Sunday, March 4, 2007

Some quick reviews


Russell Gunn Plays Miles (High Note, 2007) **

Russell Gunn is a fine trumpet player, but this CD does not add anything to the party. He may have lots of respect for Miles, but his versions of the master were destined to fail : weak, without vision or character : Miles harnessed into the mainstream, without passion, emotion or blood.


Third World Love - Sketch of Tel Aviv (Smallsrecords, 2006) **
A great disappointment. Allaboutjazz recommended this album and the musicians, especially Avishai Cohen (the trumpet player) and Omer Avital are indeed excellent. It's just that they don't seem to know what to do with their material. The drumming however is below standard. Creativity and musical vision are absent.


David Murray - Circles Live In Cracow (Not Two, 2005) ****

David Murray with the brothers Oles on bass and drums. Excellent sax trio, with amongst others a great rendition of Ornette Coleman's Law Years. In contrast to the previous CDs, Murray knows what music is all about. Available for download on Emusic.


Carlos Barretto : Radio Song (Cleanfeed Records, 2005) ****

I didn't know Barretto (see my earlier review on him) but this Portuguese bass player is really worth checking out (also on Emusic). On this trio the guitar is the most important solo instrument, but Louis Sclavis adds his bass clarinet on three pieces. Emotionally strong, powerful music.

Saturday, March 3, 2007

Kidd Jordan - Palm Of Soul (AUM Fidelity, 2006) ****½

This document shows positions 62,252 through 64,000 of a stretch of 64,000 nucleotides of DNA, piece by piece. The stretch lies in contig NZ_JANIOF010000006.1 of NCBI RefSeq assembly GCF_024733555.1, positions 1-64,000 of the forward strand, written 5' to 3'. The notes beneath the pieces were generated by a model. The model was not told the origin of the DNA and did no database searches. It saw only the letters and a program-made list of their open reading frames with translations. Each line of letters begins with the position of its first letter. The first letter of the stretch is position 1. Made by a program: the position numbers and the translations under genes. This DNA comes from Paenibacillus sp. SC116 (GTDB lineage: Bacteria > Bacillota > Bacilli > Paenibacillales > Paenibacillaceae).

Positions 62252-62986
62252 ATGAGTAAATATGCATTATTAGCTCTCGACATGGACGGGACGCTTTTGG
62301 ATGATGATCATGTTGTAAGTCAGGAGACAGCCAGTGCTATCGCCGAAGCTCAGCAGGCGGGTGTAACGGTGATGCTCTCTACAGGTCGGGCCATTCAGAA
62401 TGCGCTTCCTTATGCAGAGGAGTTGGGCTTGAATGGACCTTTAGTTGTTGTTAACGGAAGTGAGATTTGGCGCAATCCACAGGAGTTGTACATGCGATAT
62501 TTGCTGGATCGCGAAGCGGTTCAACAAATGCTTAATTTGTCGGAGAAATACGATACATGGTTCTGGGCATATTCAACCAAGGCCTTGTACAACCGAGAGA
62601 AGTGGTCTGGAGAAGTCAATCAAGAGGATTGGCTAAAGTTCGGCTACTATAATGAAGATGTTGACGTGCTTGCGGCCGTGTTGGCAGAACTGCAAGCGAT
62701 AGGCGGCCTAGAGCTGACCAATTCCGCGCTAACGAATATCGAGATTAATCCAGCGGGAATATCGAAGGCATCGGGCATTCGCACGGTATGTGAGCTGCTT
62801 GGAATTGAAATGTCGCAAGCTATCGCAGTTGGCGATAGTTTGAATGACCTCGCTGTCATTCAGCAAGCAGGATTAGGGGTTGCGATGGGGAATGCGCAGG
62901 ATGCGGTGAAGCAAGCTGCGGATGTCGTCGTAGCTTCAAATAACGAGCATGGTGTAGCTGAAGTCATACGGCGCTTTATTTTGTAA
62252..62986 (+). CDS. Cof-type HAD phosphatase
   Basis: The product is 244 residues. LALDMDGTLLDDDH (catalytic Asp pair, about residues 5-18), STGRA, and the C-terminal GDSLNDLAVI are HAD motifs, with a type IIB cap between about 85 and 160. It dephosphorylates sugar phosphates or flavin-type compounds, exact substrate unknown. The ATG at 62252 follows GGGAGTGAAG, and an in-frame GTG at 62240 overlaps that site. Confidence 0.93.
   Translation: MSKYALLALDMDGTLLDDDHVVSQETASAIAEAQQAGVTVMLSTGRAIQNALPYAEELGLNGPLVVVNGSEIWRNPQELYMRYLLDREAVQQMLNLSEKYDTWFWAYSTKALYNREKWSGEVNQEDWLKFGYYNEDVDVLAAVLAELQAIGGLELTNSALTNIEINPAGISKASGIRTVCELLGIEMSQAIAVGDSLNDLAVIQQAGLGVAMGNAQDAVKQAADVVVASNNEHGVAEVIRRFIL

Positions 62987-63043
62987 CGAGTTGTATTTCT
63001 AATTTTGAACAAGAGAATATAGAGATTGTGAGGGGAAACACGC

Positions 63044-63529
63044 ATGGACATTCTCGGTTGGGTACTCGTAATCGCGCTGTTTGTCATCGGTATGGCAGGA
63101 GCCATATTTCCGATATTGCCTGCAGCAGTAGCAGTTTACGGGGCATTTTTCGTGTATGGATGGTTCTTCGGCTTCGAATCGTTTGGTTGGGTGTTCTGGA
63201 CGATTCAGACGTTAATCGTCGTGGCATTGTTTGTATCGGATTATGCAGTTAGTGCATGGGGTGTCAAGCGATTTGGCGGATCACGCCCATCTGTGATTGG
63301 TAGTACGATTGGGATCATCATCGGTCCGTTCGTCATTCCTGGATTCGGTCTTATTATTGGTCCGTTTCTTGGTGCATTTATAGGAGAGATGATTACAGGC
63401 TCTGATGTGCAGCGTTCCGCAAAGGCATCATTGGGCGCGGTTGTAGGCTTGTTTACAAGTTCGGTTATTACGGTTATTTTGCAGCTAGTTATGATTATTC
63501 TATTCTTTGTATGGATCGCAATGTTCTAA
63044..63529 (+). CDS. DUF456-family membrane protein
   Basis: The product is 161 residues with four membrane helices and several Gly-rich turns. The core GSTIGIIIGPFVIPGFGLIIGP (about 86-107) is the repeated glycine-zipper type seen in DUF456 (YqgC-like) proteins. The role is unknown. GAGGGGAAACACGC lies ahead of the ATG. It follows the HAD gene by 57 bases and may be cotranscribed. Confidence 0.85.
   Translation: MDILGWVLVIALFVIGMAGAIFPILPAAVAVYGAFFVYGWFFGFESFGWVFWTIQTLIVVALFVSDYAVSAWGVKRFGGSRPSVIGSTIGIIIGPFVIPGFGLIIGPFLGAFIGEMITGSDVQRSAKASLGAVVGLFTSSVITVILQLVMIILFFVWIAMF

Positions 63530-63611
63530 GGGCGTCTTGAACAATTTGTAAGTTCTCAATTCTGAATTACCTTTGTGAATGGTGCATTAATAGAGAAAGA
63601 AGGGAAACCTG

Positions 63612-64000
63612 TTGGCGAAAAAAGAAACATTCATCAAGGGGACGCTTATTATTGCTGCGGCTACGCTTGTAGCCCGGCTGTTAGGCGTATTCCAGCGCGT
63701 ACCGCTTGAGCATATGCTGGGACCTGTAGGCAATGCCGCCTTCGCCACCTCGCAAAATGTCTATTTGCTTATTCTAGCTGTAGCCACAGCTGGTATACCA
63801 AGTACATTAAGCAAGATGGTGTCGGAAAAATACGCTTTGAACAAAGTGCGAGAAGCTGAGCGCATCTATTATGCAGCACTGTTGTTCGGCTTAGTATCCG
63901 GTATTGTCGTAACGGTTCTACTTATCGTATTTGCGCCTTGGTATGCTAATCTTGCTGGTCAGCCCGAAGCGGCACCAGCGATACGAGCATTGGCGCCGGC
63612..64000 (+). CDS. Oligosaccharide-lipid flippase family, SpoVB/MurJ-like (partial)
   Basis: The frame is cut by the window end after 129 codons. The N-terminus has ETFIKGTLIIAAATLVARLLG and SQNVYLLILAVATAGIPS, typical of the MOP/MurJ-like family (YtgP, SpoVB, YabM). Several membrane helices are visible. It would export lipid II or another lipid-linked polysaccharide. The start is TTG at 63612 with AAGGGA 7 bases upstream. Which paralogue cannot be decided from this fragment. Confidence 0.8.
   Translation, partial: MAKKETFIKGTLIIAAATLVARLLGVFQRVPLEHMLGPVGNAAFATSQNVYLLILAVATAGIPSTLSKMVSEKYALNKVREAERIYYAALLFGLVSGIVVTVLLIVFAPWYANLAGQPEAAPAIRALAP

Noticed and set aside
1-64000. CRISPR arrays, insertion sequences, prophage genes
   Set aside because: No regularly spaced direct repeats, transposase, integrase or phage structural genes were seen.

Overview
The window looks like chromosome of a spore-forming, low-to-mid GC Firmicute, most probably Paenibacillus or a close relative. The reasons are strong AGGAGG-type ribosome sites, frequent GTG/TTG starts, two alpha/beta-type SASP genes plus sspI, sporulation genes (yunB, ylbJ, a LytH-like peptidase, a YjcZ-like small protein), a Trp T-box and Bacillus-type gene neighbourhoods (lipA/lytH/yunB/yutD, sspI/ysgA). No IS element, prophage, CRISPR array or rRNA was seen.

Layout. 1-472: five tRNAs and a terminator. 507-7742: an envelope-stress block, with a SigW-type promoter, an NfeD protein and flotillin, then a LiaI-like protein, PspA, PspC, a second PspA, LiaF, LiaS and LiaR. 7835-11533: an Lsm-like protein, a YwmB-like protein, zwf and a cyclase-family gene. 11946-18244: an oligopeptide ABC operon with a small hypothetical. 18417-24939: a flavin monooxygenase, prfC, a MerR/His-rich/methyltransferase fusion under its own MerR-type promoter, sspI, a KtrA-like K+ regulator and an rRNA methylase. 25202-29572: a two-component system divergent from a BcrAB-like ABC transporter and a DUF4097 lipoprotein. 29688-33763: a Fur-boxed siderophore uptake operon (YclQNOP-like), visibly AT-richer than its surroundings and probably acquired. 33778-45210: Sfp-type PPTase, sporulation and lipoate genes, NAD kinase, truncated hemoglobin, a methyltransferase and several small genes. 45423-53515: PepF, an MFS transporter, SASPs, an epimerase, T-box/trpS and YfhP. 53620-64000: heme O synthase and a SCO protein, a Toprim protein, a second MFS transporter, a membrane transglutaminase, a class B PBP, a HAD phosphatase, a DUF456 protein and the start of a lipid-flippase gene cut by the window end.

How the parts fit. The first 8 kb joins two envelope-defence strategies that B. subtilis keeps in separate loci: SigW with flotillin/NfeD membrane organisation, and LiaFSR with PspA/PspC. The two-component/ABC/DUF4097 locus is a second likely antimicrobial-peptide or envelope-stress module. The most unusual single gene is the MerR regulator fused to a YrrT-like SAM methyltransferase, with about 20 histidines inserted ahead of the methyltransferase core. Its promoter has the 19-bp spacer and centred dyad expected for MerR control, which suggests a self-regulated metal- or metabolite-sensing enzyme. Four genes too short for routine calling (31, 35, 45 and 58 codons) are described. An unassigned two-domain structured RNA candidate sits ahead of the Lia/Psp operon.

This is without a doubt one of the best albums of 2006 (and the cover is also fantastic), with veteran Kidd Jordan on tenor sax, accompanied by William Parker (bass, guimbri, gongs, talking drum) and Hamid Drake (drums, tabla, frame drum, voice). And of course, this is not only the best rhythm section I know, but also Jordan exceeds himself on this CD. I knew him from a few blowing sessions with Fred Anderson, yet what he brings here is totally different. The CD was recorded one month after hurricane Katrina swiped away large parts of New Orleans, Jordan's hometown. The CD starts with less than a minute of free bop, but the album really opens with "Forever" and the 70-year old Jordan shows his powers. The warm tone of his sax goes deep into all the possible emotional registers of his instrument, and there are many, from deep blues, over powerful soaring cries to soft sobbing, and both Parker and Drake lay accents with percussion. This song almost literally brings me to tears, it is that emotionally powerful. In "Living Peace", Parker plays arco in the beginning and sadness reigns. Jordan manages to retain the attention for a long piece of close to 15 minutes, by being extremely expressive, and as the piece moves forward, it suddenly generates rhythm, and it even ends lightly bopping, and surprisinly a sudden theme emerges. In "Unity Call" Drake takes the initiative, with frame drum and African (?) singing, beautiful and very similar to what he brings on Fred Anderson's Timeless, and possibly even better. Parker plays his guimbri, an African guitar, and the atmosphere on the album becomes more open, more rhythmic, more melodious. Despite his tremendous technique, Parker continues to repeat the same three notes till the very end, changing the tempo once in a while. This feeling of world music sticks to the record, but it is still free jazz, and at its best. The real star of this CD is Kidd Jordan, inspired till the very end, expressive throughout, sensitive, howling, singing, heartbreaking, gut-wrenching, ...